WASHINGTON (Reuters) - President Donald Trump proposed a budget on Monday that calls for cuts in domestic spending and social programs such as Medicare and seeks a sharp increase in military spending and funding for a wall on the Mexican border.
While running for president in 2016, Trump pledged to leave popular benefit programs such as Medicare and Social Security untouched, but his new budget proposal would reduce Medicare spending by $236 billion over the next 10 years.
The White House argued, however, that the reduced spending would come through reforms to the government health insurance program for the elderly, not benefit cuts.
There is little chance of those cuts becoming real, as presidential budgets are rarely enacted by the U.S. Congress, which controls federal purse strings. Instead, the budget allows the White House to lay out its priorities for the year.
Still, the proposed cuts drew a rebuke from the top Democrat on the House of Representatives Budget Committee, John Yarmuth.
“These cuts to critical federal investments are so extreme they can only reflect a disdain for working families and a total lack of vision for a stronger society,” Yarmuth said in a statement.
Beyond social programs, the plan calls for deep cuts in non-military spending that the White House said would lower the federal budget deficit by more than $3 trillion over 10 years.
It calls for spending $57 billion less in fiscal year 2019 than mandated in a two-year budget deal passed last week by Congress that raised spending limits on both military and domestic programs by $300 billion.
That bipartisan agreement means Congress has already locked in its own spending priorities and that Trump’s proposals are unlikely to be taken on.
The Trump administration says, however, that Congress need not spend all of the money called for under the deal, particularly with regard to domestic spending.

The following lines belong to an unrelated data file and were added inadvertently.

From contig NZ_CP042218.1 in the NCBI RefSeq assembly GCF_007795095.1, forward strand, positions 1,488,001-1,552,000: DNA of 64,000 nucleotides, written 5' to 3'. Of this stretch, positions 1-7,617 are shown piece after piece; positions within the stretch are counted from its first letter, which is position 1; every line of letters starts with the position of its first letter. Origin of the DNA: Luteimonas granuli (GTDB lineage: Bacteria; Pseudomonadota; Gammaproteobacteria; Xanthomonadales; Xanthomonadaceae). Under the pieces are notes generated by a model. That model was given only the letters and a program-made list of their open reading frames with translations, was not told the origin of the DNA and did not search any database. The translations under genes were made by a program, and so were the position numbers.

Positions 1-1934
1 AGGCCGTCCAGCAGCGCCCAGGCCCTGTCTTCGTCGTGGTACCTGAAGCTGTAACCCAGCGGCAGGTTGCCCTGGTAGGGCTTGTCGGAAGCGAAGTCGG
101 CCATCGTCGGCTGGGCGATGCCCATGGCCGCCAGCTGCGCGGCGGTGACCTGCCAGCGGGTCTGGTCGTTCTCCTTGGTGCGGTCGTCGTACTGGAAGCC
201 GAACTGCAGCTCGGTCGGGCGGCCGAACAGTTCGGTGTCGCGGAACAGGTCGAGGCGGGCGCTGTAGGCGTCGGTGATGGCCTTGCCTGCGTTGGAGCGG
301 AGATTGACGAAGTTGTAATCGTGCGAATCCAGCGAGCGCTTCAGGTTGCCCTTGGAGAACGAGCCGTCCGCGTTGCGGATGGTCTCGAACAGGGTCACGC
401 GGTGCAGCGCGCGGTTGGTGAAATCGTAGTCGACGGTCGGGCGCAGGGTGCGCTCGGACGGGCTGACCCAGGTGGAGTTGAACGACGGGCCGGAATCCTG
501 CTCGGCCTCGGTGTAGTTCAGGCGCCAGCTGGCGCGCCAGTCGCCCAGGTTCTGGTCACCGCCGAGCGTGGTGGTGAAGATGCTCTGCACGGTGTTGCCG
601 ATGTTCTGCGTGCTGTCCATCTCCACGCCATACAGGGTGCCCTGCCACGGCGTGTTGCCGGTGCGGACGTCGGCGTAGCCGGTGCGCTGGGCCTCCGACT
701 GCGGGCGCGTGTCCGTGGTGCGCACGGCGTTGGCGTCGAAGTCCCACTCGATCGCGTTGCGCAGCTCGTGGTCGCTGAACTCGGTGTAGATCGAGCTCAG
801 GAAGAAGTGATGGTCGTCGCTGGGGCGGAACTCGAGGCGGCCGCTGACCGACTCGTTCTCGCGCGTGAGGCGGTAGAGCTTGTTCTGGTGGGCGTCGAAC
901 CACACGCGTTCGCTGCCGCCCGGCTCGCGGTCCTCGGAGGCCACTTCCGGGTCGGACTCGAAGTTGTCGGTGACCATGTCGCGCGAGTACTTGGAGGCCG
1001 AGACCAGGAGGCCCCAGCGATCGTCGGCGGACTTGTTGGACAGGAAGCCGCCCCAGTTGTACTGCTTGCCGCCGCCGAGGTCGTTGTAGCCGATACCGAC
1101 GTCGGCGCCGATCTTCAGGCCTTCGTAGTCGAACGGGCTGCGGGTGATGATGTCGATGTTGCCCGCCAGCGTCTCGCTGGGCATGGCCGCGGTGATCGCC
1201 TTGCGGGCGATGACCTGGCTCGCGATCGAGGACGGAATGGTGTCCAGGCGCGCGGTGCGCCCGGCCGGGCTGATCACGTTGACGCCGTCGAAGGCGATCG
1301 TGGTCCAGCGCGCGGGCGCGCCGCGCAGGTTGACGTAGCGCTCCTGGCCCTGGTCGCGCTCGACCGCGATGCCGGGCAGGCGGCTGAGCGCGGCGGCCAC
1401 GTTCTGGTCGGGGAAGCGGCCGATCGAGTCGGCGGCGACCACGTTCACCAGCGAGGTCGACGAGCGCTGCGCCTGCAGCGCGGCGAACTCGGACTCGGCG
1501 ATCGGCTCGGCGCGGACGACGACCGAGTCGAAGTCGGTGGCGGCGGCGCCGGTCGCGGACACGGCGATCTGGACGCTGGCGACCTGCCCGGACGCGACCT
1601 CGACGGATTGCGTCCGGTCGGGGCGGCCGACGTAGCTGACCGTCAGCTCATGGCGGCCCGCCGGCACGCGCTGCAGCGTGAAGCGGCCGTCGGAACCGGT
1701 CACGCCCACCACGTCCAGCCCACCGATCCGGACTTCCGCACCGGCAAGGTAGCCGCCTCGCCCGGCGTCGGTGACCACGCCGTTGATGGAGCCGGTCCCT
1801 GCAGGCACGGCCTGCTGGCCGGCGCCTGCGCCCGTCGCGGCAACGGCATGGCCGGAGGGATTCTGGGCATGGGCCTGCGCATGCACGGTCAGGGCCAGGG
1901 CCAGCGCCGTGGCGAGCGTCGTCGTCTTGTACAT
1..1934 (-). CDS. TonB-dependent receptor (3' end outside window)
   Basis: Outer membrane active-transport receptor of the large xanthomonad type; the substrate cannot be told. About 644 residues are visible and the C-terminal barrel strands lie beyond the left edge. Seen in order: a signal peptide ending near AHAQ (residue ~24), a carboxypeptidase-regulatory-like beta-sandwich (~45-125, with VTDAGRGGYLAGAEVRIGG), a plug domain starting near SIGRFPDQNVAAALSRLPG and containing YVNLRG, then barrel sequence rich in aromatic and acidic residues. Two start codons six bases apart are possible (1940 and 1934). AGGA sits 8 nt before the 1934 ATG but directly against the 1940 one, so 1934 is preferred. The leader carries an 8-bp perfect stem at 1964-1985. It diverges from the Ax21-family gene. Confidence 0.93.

“The message is really simple: You don’t have to spend it,” said Mick Mulvaney, Trump’s budget director.
Trump’s budget proposal forecasts annual economic growth of at least 3 percent over the next three years, an aggressive target that is crucial to help cover the cost of $1.5 trillion in tax cuts passed by the Republican-controlled Congress in December.
Even given those optimistic projections, the swelling of the federal debt following the tax bill and the two-year budget agreement means that Trump’s proposal notably abandons the objective of eliminating the federal budget deficit after 10 years, a long-standing goal of fiscal conservatives.
Trump’s $4.4 trillion budget proposal provides for $716 billion in spending on military programs and for maintaining the U.S. nuclear arsenal,
It also includes $200 billion for rebuilding the nation’s infrastructure, and an outlay of $23 billion for border security - most of it for the building of a wall on the border with Mexico to stop illegal immigration.
The wall is a key item for Trump’s political base of supporters but is opposed by Democrats. The issue has become a sticking point in talks to keep alive a federal program to spare from deportation the “Dreamers” - people brought to the country illegally as children.
Trump’s budget calls for $571 million in additional funding to hire 2,000 more Immigration and Customs Enforcement officers and agents. It also requests funding for more judges and attorneys to handle cases of illegal immigration.
In keeping with another Trump campaign promise, the budget provides for $200 billion in federal funds intended to spur $1.5 trillion in infrastructure investments with state, local and private partners over the next 10 years - an ambitious program that will have to be approved by Congress.
The budget also seeks some $13 billion in new funding over the next two years to combat the opioid epidemic.
The proposal increases U.S. contributions to the United Nations, an organization that Trump has repeatedly criticized, by 4.5 percent. The budget explains the increase as supporting American interests, including “drug control, crime and terrorism prevention, and trade promotion.”
Reporting by Ginger Gibson and James Oliphant; Additional reporting by David Morgan and Katanga Johnson; Editing by Alistair Bell and Peter Cooney